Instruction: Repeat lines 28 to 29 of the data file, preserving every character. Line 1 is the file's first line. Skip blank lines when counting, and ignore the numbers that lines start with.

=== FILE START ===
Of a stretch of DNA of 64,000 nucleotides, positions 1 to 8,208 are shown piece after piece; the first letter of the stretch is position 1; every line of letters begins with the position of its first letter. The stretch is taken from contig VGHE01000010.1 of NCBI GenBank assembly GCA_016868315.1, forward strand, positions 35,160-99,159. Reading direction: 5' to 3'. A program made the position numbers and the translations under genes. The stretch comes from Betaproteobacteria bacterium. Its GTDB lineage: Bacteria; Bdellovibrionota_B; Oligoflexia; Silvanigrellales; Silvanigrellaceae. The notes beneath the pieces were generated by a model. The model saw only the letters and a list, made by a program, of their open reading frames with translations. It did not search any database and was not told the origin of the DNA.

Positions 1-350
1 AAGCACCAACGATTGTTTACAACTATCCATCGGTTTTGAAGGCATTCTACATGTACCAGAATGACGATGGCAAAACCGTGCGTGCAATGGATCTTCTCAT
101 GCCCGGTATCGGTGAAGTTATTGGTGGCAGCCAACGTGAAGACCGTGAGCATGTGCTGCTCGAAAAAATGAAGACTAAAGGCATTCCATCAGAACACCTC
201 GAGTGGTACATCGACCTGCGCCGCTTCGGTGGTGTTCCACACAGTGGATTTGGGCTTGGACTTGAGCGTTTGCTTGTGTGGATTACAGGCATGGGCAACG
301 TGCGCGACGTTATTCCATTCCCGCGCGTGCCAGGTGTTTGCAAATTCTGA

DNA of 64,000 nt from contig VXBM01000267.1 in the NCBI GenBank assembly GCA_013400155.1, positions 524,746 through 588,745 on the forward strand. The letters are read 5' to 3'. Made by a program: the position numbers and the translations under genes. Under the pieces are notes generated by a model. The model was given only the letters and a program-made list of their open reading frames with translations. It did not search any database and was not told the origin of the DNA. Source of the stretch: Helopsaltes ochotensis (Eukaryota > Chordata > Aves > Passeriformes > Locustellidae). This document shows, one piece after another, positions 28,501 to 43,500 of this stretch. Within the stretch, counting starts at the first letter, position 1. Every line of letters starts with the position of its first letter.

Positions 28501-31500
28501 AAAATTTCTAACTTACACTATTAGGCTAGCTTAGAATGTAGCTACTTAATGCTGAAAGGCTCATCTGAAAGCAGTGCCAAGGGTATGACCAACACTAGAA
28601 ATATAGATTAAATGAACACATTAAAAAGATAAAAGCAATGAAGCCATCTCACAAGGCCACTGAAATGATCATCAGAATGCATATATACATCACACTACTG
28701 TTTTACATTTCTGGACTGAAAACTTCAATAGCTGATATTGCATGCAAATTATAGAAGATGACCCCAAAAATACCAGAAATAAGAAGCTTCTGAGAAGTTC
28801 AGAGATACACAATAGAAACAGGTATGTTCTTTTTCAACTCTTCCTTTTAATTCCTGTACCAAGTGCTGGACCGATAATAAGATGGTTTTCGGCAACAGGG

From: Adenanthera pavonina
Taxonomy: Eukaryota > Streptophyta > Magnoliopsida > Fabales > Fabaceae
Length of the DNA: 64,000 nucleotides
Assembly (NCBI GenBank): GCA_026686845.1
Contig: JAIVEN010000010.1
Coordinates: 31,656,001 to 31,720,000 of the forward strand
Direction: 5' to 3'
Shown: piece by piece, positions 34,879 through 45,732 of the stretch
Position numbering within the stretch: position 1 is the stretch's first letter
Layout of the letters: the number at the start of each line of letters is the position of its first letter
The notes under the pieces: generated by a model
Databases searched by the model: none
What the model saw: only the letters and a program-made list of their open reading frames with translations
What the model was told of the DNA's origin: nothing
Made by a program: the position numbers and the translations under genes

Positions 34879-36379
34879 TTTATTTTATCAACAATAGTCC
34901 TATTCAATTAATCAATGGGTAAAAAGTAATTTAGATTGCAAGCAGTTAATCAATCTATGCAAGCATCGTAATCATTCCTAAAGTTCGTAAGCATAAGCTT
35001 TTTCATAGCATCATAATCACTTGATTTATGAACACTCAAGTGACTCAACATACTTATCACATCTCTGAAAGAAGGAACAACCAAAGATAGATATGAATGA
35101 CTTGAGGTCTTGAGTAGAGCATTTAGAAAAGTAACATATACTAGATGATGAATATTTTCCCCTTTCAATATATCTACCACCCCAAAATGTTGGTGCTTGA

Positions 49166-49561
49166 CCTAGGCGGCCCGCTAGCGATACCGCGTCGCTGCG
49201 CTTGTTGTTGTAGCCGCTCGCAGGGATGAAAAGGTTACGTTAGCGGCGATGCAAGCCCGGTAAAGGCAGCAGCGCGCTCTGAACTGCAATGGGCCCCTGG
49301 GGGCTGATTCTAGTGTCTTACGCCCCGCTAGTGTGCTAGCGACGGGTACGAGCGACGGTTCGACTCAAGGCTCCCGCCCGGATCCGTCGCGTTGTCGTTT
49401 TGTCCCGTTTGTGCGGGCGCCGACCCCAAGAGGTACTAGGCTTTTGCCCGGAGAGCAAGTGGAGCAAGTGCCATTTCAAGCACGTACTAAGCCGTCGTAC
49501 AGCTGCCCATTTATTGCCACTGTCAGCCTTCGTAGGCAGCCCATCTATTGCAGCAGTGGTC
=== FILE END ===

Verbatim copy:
Positions 34879-36379
34879 TTTATTTTATCAACAATAGTCC